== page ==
A Moment in Time, above, is a perfect example of Ezshwan’s ability to somehow capture exactly what makes us human with just oil paint and brush. There’s no movement, no words, no music. . . and in fact, none of that is necessary.

I can still feel the moment, as if I was standing right there.
The model’s face is half-turned, one cheek resting on a languid hand as she slowly collapses into sleep. Her body is supported by the edge of a table, bunching her shirt at the shoulder while her arms and wrists sway in complete, silent, relaxation.

I feel my own shoulders relax, as I explore this painting. Maybe yours will too.

And Ezshwan’s other paintings are all just as full of quietly expressive moments just like that. . . Transformation #4 follows the dance of several green and gold butterflies, arranged just so around a woman’s face.

Clearly she is in motion as well. . . becoming something new; changing, transforming, her eye steadily regarding the future she desires.

Lastly, Transformed by Silence is possibly my favorite. The colors are especially vibrant; a wonderful contrast of orange and blue, warm and cool, with a patterned texture that blends the idea of abstraction with the truth of realism.

Just take a minute to relax, and breathe, and enjoy this painting. It’s worth it.

Then visit Ezshwan’s website to view more of her gorgeous work. http://www. ezshwan.com





Friday, June 16, 2017

Placing Art

viewing room

studio at sunset

viewing room and stack filled
Today I finally was able to place art in the living room. Now I have art in all the downstairs rooms and the viewing room upstairs.

Also, it was important to me to make a pleasant outdoor scene. The yard had been sorely neglected for 3 years and the area on the side of the house can be seen from all the windows, that are really all French doors.

A couple of trips to Home Depot for plastic grass and white marble rocks along with lots of plants quickly made this section of the yard more pleasant. It has been a lot of physical work, but there now is a special place in the living room to rest and enjoy the view.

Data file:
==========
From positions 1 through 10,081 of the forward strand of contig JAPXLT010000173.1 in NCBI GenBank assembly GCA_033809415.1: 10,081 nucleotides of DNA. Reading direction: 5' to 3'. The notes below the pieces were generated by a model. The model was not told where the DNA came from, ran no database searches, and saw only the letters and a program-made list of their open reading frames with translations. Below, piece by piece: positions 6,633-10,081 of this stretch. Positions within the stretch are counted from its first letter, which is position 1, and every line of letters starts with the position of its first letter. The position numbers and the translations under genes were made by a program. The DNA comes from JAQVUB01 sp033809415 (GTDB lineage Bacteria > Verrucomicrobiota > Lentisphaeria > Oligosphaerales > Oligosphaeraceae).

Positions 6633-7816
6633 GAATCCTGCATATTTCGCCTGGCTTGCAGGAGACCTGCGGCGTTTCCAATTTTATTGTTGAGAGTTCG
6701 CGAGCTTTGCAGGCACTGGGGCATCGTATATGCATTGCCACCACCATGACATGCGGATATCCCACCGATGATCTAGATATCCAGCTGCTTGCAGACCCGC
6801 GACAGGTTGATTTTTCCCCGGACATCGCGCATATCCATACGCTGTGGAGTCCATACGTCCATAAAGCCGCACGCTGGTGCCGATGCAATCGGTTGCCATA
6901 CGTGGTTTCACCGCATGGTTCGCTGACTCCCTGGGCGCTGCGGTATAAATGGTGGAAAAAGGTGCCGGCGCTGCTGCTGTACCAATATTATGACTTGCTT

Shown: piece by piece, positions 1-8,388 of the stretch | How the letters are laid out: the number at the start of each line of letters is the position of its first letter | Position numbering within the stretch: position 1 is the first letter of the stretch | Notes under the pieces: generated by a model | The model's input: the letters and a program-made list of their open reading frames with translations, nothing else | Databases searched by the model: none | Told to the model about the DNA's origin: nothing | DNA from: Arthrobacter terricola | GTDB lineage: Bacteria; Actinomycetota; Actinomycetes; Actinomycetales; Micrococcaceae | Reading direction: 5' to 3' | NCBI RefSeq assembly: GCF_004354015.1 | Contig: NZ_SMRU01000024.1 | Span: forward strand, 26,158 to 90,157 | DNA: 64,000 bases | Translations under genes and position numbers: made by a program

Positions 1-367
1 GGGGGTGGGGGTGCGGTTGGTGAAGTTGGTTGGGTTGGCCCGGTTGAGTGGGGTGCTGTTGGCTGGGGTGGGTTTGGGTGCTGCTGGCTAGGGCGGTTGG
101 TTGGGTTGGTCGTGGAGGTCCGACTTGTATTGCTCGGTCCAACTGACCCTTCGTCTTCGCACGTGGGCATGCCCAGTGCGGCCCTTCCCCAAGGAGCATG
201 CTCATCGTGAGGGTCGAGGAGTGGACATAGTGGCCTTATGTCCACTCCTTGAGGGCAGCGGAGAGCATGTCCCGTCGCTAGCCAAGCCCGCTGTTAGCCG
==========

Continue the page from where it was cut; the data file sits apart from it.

Cynthia is painting her huge bedroom and arranging her studio upstairs.
hallway

high ceiling can take a lot of art

A cozy spot for an afternoon rest

2 paintings fo the "Messengers" series

back year where there will be a lot of real grass

Getting better

Tuesday, June 6, 2017

Moving Is Not Fun!

I am getting too old for this! It feels as if we have been moving for weeks; perhaps because it has been 2 weeks of packing hundreds of paintings, many car loads and trips to the new house with my paintings and 2 days of the moving trucks going back and forth between the houses with the household stuff and many plants. The new location here in San Miguel de Allende feels like a community with parks, tranquility and much closer to town than the last house in the campo. Garbage collection here is 3 times a week. That may not be special for you, but when we moved out of the last house, the garbage was pilled up in front for almost 4 weeks.

I had great help with the transport of the paintings and just today the stacks have been stabilized and the paintings are being moved off the floor.

The new studio is half the size of the last one, so creative placement is necessary. I don't need all the tables any more since I no longer have workshops with 5 or 6 people. I am concentrating on teaching advanced encaustic techniques to serious artists who want to do more than just watch the wax melt and marbleize. There is lots of light and ventilation in the studio.

We have been unpacking and trying to find things for 5 days. With wonderful helpers everything should be in place, more or less in another week. I have been moving things around to achieve the right energy flow.

So far, this is where we are.
view from the front door

There will be plenty of gardening ahead for me. This is a great place for art.

One side of the living room. I look forward to hanging art soon so it feels like home

The paintings that are going in the stacks in what will be the viewing room





Wednesday, May 24, 2017

Rediscoveries of Old Paintings

We still have a week before the moving day, but I have been going through things in the studio for 2 weeks. Yesterday my assistant and  I pulled every painting out of the stacks and I rediscovered paintings that I hadn't seen in years. One pile, I discarded. They had not stood the test of time, but others, I was happy to see again. Most of these were painted before I moved to Mexico 13 years ago and the encaustics were made the first years I lived here.